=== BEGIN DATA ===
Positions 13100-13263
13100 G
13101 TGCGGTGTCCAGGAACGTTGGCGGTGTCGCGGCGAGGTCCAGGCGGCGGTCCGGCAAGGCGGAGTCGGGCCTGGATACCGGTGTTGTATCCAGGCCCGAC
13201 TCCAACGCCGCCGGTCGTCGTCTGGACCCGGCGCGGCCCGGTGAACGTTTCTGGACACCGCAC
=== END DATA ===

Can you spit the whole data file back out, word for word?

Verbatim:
Positions 13100-13263
13100 G
13101 TGCGGTGTCCAGGAACGTTGGCGGTGTCGCGGCGAGGTCCAGGCGGCGGTCCGGCAAGGCGGAGTCGGGCCTGGATACCGGTGTTGTATCCAGGCCCGAC
13201 TCCAACGCCGCCGGTCGTCGTCTGGACCCGGCGCGGCCCGGTGAACGTTTCTGGACACCGCAC